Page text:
How the State Department fills an ongoing need for information technology talent

The State Department recently chose 15 college students for this year's round of Foreign Affairs Information Technology fellowships.

The State Department recently chose 15 college students for this year’s round of Foreign Affairs Information Technology fellowships. Winners get academic funding, internships, and eventually a State Department posting. Joining the Federal Drive with Tom Temin is one of the 2024 cohort, Astrid Tagne from the University of Maryland. But first, for some background on the fellowship program, Orienta Huger, a State Department IT recruiter.

Interview Transcript: 

Tom Temin  And let’s begin with the background. Tell us more about the F A I T the FAIT program. This is an annual thing and what are the objectives of it?

Orienta Huger  Sure. So, the Foreign Affairs IT fellowship, it’s been around since 2017. And it’s a merit and needs based program, and it’s designed to attract outstanding students and professionals to prepare them for a career. To apply their technology, technology skills, in support of business of diplomacy. They will become a diplomatic Technology Officer with the Department of State we offer undergraduate and graduate students this opportunity to be eligible for this scholarship, you need to be a US citizen and you need to be enrolled or planning to enroll in a full time IT related degree program at a US based accredited institution. The timeline for the scholarship as an undergraduate need to apply in your sophomore year, graduate students need to be seeking admission to a full time it related master’s degree program. And another requirement is you need to have a minimum 3.2 GPA on four-point scale at the time of your application. At the end of this fellowship program. Students they have a five-year service commitment to be in the Foreign Service to serve abroad. That is the service commitment that they make in the fellowship throughout the fellowship. What it provides is up to for $43,500 annually for two years to fund tuition, room and board books and other fees, travel expenses. Students also receive stipends for housing and travel allowances. There’s one domestic internship and one overseas domestic internship and they also get personalized mentoring and professional development opportunities.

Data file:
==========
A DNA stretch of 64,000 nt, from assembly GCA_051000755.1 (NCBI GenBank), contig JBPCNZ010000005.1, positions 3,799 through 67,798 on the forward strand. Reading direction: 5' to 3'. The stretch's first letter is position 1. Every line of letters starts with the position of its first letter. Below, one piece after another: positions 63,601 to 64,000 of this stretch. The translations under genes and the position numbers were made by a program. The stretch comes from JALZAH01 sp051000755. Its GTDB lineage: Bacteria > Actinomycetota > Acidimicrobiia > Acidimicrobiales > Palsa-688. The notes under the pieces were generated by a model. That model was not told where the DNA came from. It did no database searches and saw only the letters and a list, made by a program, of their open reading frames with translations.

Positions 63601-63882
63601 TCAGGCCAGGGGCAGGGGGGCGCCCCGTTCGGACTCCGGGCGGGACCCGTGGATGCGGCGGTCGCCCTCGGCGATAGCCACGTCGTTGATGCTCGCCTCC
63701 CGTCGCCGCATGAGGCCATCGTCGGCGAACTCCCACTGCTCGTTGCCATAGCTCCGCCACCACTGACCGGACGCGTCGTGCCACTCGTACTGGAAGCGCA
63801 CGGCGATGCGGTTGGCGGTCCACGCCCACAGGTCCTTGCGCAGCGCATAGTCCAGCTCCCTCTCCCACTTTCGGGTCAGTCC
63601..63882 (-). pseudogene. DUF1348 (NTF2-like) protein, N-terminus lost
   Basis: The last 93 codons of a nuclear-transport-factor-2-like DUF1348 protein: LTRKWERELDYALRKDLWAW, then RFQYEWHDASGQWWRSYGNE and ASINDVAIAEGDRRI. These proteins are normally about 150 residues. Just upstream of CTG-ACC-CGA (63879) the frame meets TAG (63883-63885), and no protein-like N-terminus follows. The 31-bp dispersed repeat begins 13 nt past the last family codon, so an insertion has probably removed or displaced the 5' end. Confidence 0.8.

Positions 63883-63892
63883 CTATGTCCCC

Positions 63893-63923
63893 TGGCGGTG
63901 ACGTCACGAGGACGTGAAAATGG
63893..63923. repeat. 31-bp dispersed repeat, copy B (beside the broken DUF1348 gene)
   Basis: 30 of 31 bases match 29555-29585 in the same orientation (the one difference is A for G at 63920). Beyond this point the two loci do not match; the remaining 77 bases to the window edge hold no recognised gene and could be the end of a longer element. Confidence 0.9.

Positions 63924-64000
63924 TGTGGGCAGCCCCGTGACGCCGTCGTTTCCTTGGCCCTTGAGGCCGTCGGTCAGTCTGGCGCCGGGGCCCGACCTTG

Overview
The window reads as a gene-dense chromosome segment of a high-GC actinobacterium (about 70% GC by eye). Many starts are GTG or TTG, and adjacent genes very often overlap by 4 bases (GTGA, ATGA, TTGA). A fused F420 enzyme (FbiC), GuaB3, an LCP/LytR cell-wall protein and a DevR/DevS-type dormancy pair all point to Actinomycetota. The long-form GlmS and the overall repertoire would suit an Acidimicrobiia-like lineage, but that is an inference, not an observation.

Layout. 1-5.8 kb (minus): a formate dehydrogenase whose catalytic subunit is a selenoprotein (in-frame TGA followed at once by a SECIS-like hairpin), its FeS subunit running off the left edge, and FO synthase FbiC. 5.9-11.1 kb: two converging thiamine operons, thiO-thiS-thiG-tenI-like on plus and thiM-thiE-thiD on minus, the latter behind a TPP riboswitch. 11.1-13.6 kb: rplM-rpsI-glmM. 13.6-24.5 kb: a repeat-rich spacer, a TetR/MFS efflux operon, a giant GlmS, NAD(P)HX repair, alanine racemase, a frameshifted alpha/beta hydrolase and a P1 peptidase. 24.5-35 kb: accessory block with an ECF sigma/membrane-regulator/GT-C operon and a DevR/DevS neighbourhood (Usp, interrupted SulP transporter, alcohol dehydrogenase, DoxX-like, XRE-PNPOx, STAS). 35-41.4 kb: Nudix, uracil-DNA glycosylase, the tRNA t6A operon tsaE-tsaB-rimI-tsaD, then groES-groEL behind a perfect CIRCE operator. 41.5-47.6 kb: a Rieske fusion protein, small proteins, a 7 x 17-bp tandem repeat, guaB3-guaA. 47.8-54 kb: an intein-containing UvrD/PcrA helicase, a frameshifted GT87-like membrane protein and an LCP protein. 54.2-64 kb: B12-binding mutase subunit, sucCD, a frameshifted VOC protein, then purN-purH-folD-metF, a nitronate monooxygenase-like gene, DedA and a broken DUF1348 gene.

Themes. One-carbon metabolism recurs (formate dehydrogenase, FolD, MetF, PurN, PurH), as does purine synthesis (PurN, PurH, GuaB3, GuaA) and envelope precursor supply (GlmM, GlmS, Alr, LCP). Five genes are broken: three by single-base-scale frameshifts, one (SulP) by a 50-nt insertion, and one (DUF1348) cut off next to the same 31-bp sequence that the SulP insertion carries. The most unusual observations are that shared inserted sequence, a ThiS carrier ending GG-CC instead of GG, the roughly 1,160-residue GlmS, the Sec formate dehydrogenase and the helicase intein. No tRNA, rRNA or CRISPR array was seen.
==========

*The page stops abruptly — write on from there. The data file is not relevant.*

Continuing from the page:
Tom Temin  Okay, and when they are overseas, what do they typically do, you know, the CIO function at the State Department is somewhat centralized. But you have, you know, a couple of 100 installations around the world is diplomacy knowledge, part of this, in addition to what they need to know about information technology, and programming and applications and cloud computing.

Orienta Huger Yeah, so you know, the main job is to, you know, work in IT.  What they will be doing overseas is, they will have a job as the position is called a diplomatic Technology Officer. So, what that means we’re in charge of all of the IT operations overseas at a US Embassy, or consulate. So that can be IT project management, data analytics, system administration, network administration, those types of things. Those are the general core functions of the job. So even though you’re not necessarily directly, you know, doing diplomacy, maybe you know, talking to the Ministry of a foreign government, but you support all of the diplomacy of all your colleagues on work that they’re doing abroad. So, you do need to have a general knowledge of diplomacy, how to conduct yourself, because you’re a representative of the United States Government overseas.  All right, Orienta Huge, is an IT recruiter at the State Department. Let’s turn to Astrid Tagne, one of the students and a member of this year’s cohort. Astrid, tell us about yourself. You are a first generation American, where do you hail from originally? And what are your hopes here?

Astrid Tagne I am originally from Cameroon. I came here at the end of 2014, meaning I was going to 5th grade, but I only did two, two months in fifth grade. And so, coming from Cameroon, like I could not speak English. So, I had to like learn English during my career. Like now I’m here. But honestly, something that I really hope to do with this program is long term. I want to work on diplomacy, because one of the things that stood out to me when I was applying and something I really touched on during my interview process with the FAIT fellow was the fact that I want to see how technology is implemented in other countries. And there’s no better way for me to do that than to be a DTO for the federal government.

Tom Temin Yes, in fact, working overseas, a lot of the staff that might be in IT and other diplomatic functions are in fact, local nationals from the country where the State Department is so there’s a chance to interact with all sorts of people. I imagine that appeals to you.